Torque for dummies

MadCat360

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I admit I have absolutely no idea how torque vs hp vs gearing works and unfortunately this thread has done nothing to change that unfortunate situation.

Good day. My brain is fried.
 

NooDle

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it's true that F1 engines have relatively little torque, only 200 lb/ft or something, and even then, their torque band is very narrow (something like 16.000-18.000 rpm). The rest of the time those things just will.not.rev. Heck, they idle at 4,500 rpm, which is kinda high

however, because they make an insane amount of revs, they can make 700-800 hp, while having only little torque. So torque isn't what wins races, otherwise my car would be able to keep up with an F1 car, which it obviously doesn't...
 

speck123

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...

I mentioned a rocket engine as an extreme example of an engine that has measurable horsepower (expressed as thrust) and no torque at all.

...
Say what?

Rocket engines don't spin around, so of course there is no torque. I do suggest, however, that you read up on Newton's Laws of Motion

Especially this part:

"A body continues to maintain its state of rest or of uniform motion unless acted upon by an external unbalanced force."

Put simply: to get the rocket moving, you need a force acting in the opposite direction of the (intended) motion.

Torque plays a similar role for our purposes. That is, it is torque that overcomes friction (from tires, etc) and aerodynamic drag.
 

SirEdward

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I think we're making a mess:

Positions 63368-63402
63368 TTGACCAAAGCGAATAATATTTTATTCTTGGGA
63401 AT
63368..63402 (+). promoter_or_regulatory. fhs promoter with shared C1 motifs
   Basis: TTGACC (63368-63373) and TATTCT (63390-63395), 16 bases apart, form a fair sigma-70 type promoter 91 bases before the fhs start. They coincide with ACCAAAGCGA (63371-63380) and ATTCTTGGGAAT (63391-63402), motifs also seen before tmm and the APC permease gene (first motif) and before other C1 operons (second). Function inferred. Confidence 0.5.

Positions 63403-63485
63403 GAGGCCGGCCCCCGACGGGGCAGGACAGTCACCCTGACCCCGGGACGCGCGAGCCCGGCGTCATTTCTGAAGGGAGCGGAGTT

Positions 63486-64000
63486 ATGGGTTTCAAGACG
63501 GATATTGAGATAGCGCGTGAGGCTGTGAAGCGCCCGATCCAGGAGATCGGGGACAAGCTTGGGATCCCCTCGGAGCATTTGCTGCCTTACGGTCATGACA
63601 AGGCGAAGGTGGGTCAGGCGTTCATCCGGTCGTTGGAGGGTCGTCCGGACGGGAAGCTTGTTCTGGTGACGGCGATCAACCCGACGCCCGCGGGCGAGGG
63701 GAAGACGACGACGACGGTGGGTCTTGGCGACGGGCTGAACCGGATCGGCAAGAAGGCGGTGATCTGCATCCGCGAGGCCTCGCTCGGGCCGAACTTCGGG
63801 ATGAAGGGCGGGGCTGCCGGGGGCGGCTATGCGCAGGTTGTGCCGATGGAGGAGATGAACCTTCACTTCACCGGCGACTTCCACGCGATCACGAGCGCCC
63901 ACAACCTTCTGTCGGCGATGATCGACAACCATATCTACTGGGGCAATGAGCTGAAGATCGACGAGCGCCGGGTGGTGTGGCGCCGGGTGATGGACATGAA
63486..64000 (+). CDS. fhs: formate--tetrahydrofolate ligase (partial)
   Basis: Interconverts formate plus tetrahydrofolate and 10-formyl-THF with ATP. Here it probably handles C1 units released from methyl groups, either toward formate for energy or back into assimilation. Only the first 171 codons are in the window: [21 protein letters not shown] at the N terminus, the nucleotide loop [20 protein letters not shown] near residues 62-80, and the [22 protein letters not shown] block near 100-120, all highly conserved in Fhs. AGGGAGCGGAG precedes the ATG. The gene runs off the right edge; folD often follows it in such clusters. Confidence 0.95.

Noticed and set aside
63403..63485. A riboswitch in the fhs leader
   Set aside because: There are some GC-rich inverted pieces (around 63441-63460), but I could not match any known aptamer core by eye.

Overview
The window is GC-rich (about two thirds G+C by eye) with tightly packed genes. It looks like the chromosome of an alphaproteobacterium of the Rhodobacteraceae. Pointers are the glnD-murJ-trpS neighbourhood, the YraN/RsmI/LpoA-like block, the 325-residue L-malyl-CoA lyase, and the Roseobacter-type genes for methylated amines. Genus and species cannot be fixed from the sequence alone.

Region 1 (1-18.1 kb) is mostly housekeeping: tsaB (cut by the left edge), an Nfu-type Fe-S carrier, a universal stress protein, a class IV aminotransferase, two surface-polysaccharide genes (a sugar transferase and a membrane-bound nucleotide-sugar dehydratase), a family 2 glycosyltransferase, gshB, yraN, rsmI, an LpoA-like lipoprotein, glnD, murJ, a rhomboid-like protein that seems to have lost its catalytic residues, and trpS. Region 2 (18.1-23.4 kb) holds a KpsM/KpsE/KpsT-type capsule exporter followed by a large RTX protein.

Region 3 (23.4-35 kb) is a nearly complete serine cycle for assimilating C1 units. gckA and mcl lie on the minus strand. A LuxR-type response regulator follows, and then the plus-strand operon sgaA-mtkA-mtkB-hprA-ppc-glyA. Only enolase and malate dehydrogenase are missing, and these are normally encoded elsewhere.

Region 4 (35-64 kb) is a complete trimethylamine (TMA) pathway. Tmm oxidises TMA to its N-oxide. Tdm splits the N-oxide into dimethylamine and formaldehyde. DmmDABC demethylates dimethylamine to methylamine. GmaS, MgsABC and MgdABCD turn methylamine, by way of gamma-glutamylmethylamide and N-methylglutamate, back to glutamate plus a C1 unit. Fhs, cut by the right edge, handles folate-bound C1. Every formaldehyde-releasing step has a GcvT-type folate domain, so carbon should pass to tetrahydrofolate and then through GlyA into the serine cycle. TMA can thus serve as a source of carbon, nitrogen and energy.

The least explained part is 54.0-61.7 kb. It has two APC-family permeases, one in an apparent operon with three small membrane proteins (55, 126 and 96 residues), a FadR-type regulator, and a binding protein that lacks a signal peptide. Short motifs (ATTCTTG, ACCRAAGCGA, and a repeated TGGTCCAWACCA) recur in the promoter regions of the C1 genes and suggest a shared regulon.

Torque is a force. Being a force it accelerates objects.

The mess starts when we don't consider time. A force of a Newton is a force capable of accelerating a mass of 1 kg to the speed of 1 m/s in a time of 1s . A Netwon/meter, measure of torque, can do the same thing (rotating) to an object tied to a lever which is 1 meter long.

But a Newton can be a Newton even if it's not applied for one second. It can be, for example, the force capable of accelerating a mass of 1 kg to the speed of 0,04 m/s in a time of 0,2s. It will remain 1N.

So it is for engines. You are all talking of peak torque, but since the engine is revving, the important thing is not exactly what the peak of torque is, because it will be applied for a brief instant. What is important is the curve of torque, so if you have an engine capable of delivering 300 Nm of torque from 5000 to 7000 rpm (and 10 Nm outside this range), it will accelerate the same car faster than an engine capable of delivering 300 Nm of torque but only from 6000 to 6500 rpm (and 10 Nm outside this range), because, the first engine will give the same amount of acceleration for more time than the second one.

But hey! (and here comes the importance of transmission in real world) you can equip your car with a CVT automatic gearbox, that will maintain your engine in the best possible rev range, providing the car, with either one of this two engines, with the same final acceleration. So, in real life, transmission in important.

However, using the same car, if you choose the first one of these two engines, you will achieve a higher top speed than using the second one, because the first one will still deliver 300 Nm at 7000 rpm, while the other one will only produce that amount up to 6500. The first one, following the formulas that describe this, will have more horsepower.

Torque doesn't win races alone, but it does together with horsepower, a good good way of delivering the energy to the road, a good good way of controlling the car when is moving and a good good way to stop it at will without destroying it.
 
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HumansAreDead

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Torque is the effectiveness to turn an axis, or twisting force. It has NOTHING to do with acceleration.
Wrong.

Torque = Force x Distance
Force = Mass x Acceleration

Therefore with a little rearranging
Acceleration = Torque/(Mass*Distance)

And from that
Acceleration is proportional to the torque QED :p